- To conduct meteorological observations and furnish up-to-date and forecasted meteorological information essential for the efficient operation of weather-sensitive activities such as agriculture, irrigation, shipping, aviation, offshore oil exploration, etc.
- To issue warnings for severe weather phenomena like tropical cyclones, norwesters, dust storms, heavy rains and snow, cold and heat waves, etc., that may lead to loss of life and property.
- To provide meteorological statistics necessary for agriculture, water resource management, industries, oil exploration, and other nation-building activities. To facilitate and encourage research in meteorology and related fields.
Evolution of the IMD Over Time:
In 1864, Kolkata and the Andhra coast were hit by two devastating cyclones, resulting in substantial loss of life. The severity of these calamities underscored the absence of a system to monitor atmospheric parameters, leading to the establishment of the India Meteorological Department (IMD) in 1875.
Development of the IMD:
- Official operations commenced with the appointment of HF Blanford, an Englishman recognized as the Imperial Meteorological Reporter.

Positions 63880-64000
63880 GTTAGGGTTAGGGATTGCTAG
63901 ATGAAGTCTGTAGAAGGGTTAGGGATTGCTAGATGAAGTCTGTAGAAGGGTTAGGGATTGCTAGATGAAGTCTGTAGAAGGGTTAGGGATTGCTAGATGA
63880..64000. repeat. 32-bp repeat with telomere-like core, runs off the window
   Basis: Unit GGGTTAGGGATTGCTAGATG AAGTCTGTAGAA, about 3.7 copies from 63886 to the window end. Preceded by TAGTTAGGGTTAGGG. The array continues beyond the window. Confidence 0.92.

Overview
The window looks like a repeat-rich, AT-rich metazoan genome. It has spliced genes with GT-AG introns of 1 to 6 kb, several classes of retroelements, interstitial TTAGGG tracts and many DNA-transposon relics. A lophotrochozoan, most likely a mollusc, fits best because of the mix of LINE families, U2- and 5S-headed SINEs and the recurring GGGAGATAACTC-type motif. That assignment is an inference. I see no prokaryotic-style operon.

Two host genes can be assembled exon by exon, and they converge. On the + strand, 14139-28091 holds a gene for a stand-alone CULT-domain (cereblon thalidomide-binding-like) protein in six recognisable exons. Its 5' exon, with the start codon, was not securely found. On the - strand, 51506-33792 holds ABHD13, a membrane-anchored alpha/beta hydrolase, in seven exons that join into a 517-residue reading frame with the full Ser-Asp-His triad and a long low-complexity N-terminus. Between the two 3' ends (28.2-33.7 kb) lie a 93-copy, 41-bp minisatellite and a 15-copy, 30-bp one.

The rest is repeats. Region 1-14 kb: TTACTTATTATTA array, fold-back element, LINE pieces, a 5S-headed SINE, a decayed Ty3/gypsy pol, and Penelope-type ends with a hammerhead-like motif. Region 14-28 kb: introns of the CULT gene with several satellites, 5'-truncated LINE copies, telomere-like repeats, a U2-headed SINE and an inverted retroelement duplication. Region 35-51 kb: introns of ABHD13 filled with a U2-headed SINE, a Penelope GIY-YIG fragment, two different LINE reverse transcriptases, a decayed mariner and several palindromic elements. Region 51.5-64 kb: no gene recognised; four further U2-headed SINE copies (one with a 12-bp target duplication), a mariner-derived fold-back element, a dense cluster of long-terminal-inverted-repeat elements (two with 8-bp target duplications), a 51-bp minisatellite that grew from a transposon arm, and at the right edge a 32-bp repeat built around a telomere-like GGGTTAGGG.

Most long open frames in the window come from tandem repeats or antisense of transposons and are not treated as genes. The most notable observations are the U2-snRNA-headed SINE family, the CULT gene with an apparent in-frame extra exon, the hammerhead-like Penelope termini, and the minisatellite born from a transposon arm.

- Under the leadership of Gilbert Walker, appointed as the head of the IMD in 1903, significant progress was made in understanding monsoons.
- Walker identified large-scale oscillations in atmospheric circulations, laying the foundation for the modern comprehension of the El Niño phenomenon.
- Over 150 years, the IMD has transformed into a vast organization with permanent observatories and automatic weather stations nationwide.
Advancements in Cyclone Forecasting:
A pivotal moment occurred in 1999 during the Odisha super cyclone, prompting substantial investments in technology and manpower. Since then, cyclone-related casualties have notably decreased, attributed to the IMD’s effective forecasts. IMD’s cyclone forecasts now extend beyond India, benefiting the entire region, with as many as 13 countries utilizing these forecasts for their cyclone management systems.